In the northern piedmont, there are numerous urban invasions (Photo: Rodolfo Castillo)
Unfortunately, among most citizens, Loma El León Natural Monument is one of the least-known protected areas in western Venezuela. Even the local residents and authorities do not have knowledge of its existence. The monument does not have much strength as a protected area, and is currently critically threatened. Unless urgent action is taken, there is a risk the monument will fail to protect its biological diversity in the near future. The threats to the natural characteristics of the monument and its biological diversity include the following:
• Urban invasions, expansion of the city of Barquisimeto
• Extraction of nonmetallic minerals
• Lack of personnel and infrastructure
Urban Invasions, Expansion of the City of Barquisimeto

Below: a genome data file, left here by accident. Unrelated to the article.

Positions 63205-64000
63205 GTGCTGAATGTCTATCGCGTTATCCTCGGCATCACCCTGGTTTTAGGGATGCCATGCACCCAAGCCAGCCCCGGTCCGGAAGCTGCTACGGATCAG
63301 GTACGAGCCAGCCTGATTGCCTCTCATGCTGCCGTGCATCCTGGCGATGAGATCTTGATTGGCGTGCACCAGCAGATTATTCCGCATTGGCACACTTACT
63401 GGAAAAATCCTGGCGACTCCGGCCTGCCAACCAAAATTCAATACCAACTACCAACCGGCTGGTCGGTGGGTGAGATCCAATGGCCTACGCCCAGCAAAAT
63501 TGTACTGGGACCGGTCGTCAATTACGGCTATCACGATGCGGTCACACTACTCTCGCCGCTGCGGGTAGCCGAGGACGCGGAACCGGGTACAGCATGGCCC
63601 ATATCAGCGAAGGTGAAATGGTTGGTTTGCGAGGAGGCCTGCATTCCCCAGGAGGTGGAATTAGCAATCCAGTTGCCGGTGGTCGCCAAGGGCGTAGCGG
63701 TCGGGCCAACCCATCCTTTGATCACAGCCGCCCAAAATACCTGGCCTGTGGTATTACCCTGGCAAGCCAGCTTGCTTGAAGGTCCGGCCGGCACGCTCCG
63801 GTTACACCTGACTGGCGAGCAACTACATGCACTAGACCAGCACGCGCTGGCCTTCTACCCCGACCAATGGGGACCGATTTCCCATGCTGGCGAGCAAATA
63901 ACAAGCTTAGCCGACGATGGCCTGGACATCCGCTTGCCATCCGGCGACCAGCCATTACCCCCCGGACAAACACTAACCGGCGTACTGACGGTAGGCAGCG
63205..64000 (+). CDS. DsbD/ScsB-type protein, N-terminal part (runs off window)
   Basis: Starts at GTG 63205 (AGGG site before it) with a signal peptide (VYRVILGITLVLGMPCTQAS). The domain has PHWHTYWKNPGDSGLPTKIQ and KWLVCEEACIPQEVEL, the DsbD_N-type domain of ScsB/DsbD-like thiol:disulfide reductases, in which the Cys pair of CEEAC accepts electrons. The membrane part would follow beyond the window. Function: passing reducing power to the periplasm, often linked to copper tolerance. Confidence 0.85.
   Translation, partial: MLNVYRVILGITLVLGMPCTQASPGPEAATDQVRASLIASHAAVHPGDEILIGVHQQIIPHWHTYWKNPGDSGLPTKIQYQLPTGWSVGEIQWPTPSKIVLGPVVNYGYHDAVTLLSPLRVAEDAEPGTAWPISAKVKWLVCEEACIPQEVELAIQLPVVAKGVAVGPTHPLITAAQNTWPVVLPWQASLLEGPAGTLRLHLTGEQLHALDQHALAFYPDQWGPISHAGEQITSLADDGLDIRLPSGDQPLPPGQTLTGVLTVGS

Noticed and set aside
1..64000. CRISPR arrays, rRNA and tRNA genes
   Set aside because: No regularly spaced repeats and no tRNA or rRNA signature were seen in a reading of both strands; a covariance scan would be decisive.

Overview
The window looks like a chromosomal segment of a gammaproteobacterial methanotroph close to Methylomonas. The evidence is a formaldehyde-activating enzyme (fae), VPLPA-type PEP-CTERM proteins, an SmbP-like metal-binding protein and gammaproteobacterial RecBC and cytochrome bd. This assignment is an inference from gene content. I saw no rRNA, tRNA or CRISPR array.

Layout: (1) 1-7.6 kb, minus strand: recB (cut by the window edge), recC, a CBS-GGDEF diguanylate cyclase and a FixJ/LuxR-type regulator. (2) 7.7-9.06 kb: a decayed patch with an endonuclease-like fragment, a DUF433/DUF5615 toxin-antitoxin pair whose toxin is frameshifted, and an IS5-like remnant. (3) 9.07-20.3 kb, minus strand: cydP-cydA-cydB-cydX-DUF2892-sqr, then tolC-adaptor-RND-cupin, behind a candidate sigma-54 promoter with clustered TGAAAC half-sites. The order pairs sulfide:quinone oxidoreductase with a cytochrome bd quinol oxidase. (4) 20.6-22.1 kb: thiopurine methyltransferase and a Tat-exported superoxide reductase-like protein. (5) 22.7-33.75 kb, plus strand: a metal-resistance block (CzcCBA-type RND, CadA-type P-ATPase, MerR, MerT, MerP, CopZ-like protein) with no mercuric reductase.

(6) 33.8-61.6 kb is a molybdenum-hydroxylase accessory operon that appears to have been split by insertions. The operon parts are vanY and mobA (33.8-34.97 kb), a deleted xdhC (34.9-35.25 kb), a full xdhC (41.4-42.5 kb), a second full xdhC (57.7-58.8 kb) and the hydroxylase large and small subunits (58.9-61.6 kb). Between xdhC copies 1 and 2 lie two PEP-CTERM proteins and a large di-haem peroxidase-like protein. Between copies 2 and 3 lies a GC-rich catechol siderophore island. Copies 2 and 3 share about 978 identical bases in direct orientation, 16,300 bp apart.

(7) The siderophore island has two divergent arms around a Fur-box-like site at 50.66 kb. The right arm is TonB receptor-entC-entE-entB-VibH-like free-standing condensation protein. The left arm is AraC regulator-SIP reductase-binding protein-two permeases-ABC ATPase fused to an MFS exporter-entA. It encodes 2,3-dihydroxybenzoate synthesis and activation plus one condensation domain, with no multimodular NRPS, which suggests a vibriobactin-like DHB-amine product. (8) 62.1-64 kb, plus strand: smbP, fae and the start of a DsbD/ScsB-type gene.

Loma El León Natural Monument is found in the urban expansion area of Barquisimeto. Its creation is justified by the need to protect arid ecosystems that serve as a refuge for endemic and endangered species (Republic of Venezuela, 1990). As a consequence of its location in an area of urban expansion, where residents are ignorant of its existence as a protected area, people with few economic resources have illegally built numerous homes within the monument, creating settlements known as barrios. The only neighborhood or human settlement that began before the creation of the monument (in 1989) is Barrio La Batalla, located in the northeast, with approximately 200 families. Barrio La Batalla is considered the only legal settlement.